Today there arrived at Savannah a revenue-cutter, having on board Simeon Draper, Esq., of New York City, the Hon. E. M. Stanton, Secretary of War, Quartermaster-General Meigs, Adjutant-General Townsend, and a retinue of civilians, who had come down from the North to regulate the civil affairs of Savannah.
I walked with Secretary Stanton through the city, especially the bivouacs of the several regiments that occupied the vacant squares, and he seemed particularly pleased at the ingenuity of the men in constructing their temporary huts. Four of the “dog-tents,” or tentes d’abri, buttoned together, served for a roof, and the sides were made of clapboards, or rough boards brought from demolished houses or fences. I remember his marked admiration for the hut of a soldier who had made his door out of a handsome parlor mirror, the glass gone and its gilt frame serving for his door.
He talked to me a great deal about the negroes, the former slaves, and I told him of many interesting incidents, illustrating their simple character and faith in our arms and progress. He inquired particularly about General Jeff. C. Davis, who, he said, was a Democrat, and hostile to the negro. I assured him that General Davis was an excellent soldier, and I did not believe he had any hostility to the negro; that in our army we had no negro soldiers, and, as a rule, we preferred white soldiers, but that we employed a large force of them as servants, teamsters, and pioneers, who had rendered admirable service. He then showed me a newspaper account of General Davis taking up his pontoon-bridge across Ebenezer Creek, leaving sleeping negro men, women, and children, on the other side, to be slaughtered by Wheeler’s cavalry. I had heard such a rumor, and advised Mr. Stanton, before becoming prejudiced, to allow me to send for General Davis, which he did, and General Davis explained the matter to his entire satisfaction.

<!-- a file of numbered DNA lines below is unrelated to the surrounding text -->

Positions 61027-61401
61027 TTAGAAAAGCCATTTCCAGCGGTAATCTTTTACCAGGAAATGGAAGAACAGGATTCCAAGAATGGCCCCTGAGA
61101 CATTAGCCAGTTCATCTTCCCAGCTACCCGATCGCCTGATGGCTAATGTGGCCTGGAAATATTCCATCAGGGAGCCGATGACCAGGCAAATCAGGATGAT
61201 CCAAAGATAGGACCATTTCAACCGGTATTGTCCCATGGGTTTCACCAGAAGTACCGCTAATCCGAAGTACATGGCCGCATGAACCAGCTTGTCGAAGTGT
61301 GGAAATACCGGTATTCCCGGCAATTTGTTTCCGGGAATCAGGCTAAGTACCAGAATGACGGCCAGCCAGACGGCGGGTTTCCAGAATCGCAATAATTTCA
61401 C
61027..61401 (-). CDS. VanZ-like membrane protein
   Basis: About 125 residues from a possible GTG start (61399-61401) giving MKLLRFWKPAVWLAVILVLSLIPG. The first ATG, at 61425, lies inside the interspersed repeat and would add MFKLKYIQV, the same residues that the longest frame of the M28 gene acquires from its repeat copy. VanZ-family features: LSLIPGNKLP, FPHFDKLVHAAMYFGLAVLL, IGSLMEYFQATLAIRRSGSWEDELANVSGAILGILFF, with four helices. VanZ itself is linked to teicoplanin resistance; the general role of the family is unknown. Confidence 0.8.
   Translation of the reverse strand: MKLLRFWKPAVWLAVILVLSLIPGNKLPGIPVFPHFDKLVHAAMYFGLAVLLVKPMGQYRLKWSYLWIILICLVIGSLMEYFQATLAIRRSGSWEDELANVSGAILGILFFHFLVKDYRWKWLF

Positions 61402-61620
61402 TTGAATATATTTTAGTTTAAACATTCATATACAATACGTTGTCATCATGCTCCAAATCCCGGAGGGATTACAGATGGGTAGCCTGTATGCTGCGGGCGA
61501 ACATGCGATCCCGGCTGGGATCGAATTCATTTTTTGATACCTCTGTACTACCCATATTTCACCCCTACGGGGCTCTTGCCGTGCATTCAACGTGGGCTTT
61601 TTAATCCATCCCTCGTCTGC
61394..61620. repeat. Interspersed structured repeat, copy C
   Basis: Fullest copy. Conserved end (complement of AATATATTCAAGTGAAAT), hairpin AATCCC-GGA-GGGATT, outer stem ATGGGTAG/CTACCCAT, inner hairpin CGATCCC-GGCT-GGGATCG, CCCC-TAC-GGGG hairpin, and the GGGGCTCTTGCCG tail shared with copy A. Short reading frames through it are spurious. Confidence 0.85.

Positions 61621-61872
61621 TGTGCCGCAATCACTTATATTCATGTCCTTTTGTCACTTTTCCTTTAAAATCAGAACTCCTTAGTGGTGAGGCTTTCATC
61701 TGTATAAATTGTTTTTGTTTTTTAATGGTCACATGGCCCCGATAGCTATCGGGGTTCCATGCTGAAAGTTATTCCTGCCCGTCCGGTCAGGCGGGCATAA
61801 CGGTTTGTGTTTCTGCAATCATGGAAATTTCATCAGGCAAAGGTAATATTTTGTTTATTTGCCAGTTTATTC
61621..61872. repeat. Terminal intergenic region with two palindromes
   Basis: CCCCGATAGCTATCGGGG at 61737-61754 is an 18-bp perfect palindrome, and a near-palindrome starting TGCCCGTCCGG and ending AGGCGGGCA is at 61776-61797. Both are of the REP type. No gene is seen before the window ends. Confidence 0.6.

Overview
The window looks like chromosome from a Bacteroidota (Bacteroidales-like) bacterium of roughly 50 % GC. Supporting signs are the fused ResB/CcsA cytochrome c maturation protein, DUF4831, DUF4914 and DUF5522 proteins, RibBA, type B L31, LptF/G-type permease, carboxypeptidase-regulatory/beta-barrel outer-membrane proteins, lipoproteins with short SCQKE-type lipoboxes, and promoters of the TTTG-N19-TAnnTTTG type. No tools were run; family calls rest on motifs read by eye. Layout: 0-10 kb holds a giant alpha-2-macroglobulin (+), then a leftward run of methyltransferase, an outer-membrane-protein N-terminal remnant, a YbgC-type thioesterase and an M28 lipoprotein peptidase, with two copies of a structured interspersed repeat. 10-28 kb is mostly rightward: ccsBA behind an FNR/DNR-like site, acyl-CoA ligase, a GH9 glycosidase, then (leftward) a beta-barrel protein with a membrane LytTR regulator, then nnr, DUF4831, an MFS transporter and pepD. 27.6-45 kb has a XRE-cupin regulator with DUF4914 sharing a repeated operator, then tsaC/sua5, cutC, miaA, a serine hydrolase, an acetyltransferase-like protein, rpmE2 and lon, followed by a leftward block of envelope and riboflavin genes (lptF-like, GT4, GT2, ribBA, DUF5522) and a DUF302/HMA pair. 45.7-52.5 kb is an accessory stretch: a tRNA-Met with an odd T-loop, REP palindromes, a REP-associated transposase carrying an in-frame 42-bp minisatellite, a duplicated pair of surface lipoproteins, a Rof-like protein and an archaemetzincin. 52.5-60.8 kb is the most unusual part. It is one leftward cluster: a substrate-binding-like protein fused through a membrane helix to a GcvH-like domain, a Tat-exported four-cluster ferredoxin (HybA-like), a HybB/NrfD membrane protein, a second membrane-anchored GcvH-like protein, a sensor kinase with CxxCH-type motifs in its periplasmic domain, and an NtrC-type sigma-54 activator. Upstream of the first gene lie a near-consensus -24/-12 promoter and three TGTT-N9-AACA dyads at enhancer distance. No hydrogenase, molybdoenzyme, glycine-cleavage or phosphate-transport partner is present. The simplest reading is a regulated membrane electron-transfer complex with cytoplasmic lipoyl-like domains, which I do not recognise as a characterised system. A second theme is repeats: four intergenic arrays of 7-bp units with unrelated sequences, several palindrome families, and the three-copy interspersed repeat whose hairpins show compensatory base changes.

The truth was, that, as we approached the seaboard, the freedmen in droves, old and young, followed the several columns to reach a place of safety. It so happened that General Davis’s route into Savannah followed what was known as the “River-road,” and he had to make constant use of his pontoon-train, the head of his column reaching some deep, impassable creek before the rear was fairly over another. He had occasionally to use the pontoons both day and night. On the occasion referred to, the bridge was taken up from Ebenezer Creek while some of the camp-followers remained asleep on the farther side, and these were picked up by Wheeler’s cavalry. Some of them, in their fright, were drowned in trying to swim over, and others may have been cruelly killed by Wheeler’s men, but this was a mere supposition. At all events, the same thing might have resulted to General Howard, or to any other of the many most humane commanders who filled the army. General Jeff. C. Davis is strictly a soldier, and doubtless hated to have his wagons and columns encumbered by these poor negroes, for whom we all felt sympathy, but a sympathy of a different sort from that of Mr. Stanton, which was not of pure humanity, but of politics.
Mr. Stanton seemed desirous of coming into contact with the negroes to confer with them, and he asked me to arrange an interview for him. I accordingly sent out and invited the most intelligent of the negroes, mostly Baptist and Methodist preachers, to come to my rooms to meet the Secretary of War.